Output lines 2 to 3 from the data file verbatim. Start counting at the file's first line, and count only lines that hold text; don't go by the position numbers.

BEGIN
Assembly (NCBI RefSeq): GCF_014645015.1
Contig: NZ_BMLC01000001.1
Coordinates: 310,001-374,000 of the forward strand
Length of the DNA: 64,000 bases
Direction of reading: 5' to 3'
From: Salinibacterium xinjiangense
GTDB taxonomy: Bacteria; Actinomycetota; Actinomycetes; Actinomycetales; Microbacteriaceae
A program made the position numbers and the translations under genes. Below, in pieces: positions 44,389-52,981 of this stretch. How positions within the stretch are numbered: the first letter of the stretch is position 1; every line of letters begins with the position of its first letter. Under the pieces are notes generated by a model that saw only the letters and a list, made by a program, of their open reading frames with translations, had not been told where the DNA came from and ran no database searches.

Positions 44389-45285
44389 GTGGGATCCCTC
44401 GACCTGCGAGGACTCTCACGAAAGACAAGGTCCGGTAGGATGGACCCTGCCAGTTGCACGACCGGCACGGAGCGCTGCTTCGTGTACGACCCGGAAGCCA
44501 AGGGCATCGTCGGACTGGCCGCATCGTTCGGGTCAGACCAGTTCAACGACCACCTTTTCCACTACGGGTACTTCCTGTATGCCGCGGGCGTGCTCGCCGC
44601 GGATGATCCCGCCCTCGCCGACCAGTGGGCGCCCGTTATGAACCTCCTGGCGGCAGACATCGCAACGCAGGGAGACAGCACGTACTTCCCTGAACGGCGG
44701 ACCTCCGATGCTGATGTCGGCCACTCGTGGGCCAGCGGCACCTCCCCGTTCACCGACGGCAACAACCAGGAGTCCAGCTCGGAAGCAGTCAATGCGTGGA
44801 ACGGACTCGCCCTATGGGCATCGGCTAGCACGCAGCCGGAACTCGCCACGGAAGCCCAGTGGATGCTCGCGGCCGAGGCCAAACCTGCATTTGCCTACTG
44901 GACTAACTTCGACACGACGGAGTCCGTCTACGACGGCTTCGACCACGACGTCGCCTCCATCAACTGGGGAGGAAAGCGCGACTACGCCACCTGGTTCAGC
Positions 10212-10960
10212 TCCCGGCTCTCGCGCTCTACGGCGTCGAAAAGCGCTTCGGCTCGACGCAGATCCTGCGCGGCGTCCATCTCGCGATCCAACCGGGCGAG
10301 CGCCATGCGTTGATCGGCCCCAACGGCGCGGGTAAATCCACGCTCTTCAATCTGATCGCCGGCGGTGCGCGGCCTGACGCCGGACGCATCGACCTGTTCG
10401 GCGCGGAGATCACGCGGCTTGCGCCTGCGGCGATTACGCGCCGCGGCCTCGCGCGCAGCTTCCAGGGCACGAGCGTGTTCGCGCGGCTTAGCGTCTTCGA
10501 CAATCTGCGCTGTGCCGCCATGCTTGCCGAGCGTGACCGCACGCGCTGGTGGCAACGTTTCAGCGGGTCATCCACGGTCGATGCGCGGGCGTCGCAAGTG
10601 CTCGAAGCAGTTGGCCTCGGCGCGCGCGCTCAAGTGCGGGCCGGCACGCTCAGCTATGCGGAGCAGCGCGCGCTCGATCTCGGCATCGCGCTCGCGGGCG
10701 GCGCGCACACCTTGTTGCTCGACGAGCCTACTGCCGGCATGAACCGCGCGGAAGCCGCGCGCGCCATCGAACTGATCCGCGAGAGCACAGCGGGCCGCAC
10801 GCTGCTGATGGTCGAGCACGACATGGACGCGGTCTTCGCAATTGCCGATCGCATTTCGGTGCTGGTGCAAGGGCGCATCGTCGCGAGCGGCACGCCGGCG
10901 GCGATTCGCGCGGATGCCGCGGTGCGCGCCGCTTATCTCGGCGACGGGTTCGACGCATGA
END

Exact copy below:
Contig: NZ_BMLC01000001.1
Coordinates: 310,001-374,000 of the forward strand